Health

February 2, 2018 – Volunteer blog from Malawi

Celebrating a faculty member’s birthday.

Our second week in Malawi has been characterized by a hands-on approach to the ongoing research capacity building we are doing together here at Kamuzu College of Nursing (KCN). Monday and Tuesday, we all rolled up our sleeves and worked through two days of research workshops with the faculty, some students and other invited stakeholders. Dr. Gertrude Mwalabu and a few of our other champions helped Dr. Pammla Petrucka and I lead the workshops using two research topics and their respective research teams as examples.

The first research team will carry out a program of research designed to better understand women’s community-based experiences in the year following surgical repair of an obstetrical fistula. The second team, led by Dr. Mwalabu, will carry out a program designed to understand the community-based experiences of young women and men (aged 19-24), as they work to meet their continuing health challenges related to HIV and HIV treatments, while also meeting the unique developmental challenges of young adulthood.

Research Interactive Workshop.

As the week progressed, Pammla and I split up, and each of us worked primarily with one of the research teams. KCN’s librarians, Kondwani and Patrick, supported the teams, and together each team worked to refine their research goals, objectives and research questions, while also identifying requirements for scoping reviews of the relevant published literature. As it turned out, each team identified two scoping reviews and two research studies that they planned to conduct together.

KCN librarian leads workshop group on through application of online query and use of search terms.

Using the grant format of the Saskatchewan Health Research Foundation, the teams developed the four grant outlines. Working together they also developed the on-line queries for the scoping reviews. All participants were actively engaged in decision-making regarding search terms and search parameters. And, as the on-line results of the queries came in, participants were able to see in real time how decisions regarding their search parameters influenced the quality and manageability of the resulting articles that were retrieved. As we worked through the grant proposals, participants saw how iterative the work was – as we worked back and forth to ensure that the research goals and objectives aligned perfectly with the research questions – and vice versa.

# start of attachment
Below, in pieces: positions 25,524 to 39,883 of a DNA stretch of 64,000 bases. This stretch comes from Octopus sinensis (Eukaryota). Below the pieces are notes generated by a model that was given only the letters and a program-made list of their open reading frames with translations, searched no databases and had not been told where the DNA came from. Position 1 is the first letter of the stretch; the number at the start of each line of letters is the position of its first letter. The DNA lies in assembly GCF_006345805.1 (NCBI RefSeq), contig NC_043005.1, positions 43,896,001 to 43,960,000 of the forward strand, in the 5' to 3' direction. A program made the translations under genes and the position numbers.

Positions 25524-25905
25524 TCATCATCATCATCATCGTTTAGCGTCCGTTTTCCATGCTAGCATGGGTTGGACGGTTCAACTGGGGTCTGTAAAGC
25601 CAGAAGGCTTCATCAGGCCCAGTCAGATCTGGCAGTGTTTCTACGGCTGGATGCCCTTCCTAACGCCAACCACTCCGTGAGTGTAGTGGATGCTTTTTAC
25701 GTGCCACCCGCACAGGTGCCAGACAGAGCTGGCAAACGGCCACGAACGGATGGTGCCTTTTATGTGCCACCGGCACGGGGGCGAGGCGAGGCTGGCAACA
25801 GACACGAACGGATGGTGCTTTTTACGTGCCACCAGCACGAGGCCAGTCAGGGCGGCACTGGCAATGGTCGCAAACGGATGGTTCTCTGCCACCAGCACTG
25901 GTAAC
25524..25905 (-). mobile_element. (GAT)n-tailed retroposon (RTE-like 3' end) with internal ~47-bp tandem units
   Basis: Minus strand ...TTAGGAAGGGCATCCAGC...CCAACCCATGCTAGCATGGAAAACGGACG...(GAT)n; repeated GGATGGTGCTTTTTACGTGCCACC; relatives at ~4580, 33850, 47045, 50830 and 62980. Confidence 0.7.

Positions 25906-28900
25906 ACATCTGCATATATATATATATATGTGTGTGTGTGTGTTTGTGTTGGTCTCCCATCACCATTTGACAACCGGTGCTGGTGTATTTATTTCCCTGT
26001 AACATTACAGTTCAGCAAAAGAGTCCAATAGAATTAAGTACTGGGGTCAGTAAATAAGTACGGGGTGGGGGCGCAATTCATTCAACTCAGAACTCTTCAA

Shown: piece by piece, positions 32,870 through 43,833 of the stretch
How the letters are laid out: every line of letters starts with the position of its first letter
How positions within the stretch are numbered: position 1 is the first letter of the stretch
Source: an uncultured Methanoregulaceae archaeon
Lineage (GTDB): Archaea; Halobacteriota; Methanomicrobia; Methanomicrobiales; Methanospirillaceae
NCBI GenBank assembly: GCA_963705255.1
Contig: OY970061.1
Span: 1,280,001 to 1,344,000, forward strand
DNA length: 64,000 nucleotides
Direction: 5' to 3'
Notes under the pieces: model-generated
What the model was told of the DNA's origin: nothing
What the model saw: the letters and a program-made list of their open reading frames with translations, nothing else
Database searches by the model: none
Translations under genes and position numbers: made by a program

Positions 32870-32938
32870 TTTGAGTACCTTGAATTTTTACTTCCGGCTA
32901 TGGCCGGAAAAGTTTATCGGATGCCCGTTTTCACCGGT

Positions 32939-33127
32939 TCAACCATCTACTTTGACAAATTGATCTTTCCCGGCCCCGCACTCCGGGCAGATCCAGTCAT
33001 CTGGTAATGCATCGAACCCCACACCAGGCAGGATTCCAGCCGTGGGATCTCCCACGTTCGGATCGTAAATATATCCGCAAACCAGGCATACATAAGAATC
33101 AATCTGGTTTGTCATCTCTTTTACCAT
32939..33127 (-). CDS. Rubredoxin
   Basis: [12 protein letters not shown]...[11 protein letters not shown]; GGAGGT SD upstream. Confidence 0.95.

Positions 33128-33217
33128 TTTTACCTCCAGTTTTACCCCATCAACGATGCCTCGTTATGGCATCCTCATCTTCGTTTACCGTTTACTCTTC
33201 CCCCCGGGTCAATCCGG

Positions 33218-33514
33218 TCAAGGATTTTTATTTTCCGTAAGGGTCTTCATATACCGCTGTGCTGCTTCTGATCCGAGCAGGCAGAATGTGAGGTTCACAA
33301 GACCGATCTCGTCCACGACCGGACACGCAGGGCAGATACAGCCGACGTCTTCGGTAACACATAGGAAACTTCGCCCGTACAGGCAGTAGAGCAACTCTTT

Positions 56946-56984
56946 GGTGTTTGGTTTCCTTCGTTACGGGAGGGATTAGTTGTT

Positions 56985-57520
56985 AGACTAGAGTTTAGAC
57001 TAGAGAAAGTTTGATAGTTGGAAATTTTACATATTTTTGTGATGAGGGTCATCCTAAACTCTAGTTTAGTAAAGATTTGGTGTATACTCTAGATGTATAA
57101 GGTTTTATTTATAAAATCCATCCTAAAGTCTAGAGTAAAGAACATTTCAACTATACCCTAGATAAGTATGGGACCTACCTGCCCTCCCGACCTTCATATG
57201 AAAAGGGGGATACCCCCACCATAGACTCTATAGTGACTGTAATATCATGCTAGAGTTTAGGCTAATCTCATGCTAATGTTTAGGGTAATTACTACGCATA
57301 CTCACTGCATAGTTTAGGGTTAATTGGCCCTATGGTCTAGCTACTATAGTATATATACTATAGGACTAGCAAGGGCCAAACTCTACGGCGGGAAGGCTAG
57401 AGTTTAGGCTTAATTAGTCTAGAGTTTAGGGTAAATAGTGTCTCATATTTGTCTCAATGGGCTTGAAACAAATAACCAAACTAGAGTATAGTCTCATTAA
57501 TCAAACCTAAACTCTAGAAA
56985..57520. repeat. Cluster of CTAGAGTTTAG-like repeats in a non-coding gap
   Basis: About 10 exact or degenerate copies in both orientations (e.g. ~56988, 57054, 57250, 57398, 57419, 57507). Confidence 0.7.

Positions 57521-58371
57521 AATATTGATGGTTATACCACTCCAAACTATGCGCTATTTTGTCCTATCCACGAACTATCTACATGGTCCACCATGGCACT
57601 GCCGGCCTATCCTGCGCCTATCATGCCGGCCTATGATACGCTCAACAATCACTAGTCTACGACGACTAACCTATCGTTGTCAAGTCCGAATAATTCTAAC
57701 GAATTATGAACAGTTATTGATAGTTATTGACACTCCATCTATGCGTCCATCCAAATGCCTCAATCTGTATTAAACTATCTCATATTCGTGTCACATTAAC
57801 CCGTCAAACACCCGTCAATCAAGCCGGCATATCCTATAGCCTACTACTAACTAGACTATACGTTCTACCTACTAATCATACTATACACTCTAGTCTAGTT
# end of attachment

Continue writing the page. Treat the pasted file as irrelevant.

At the end of the week, one of the two groups declared its intention to continue work on its scoping reviews independently (i.e., without Pammla and I). The group members felt confident in applying their inclusion and exclusion data retrieval criteria, using the data extraction tool that they had developed. Dr. Petrucka and I are excited to review their progress with them next week.


Martha E. (Beth) Horsburgh, RN, PhD has provided academic nursing and research leadership in three Canadian provinces. Her scholarship is typified by practical community and health system partnerships designed to tackle recurrent health challenges faced by patients, families and communities in Canada and around the world.

Joining the Academics Without Borders family of volunteers has enabled Beth and her colleague Dr. Pammla Petrucka, to work alongside the nursing faculty at Kamazu College of Nursing, University of Malawi, to address local health challenges through sustainable research partnerships.

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January 26, 2018 – Volunteer blog from Malawi

Kamuzu College of Nursing’s Directorate of Nursing and Midwifery with Beth (on the right)

Our first week in Malawi has been very busy, and the Dean of Nursing, Kamuzu College of Nursing (KCN), Dr. Gertrude Mwalabu, Dr. Pammla Petrucka and I feel that we have exceeded our expectations and plan of work!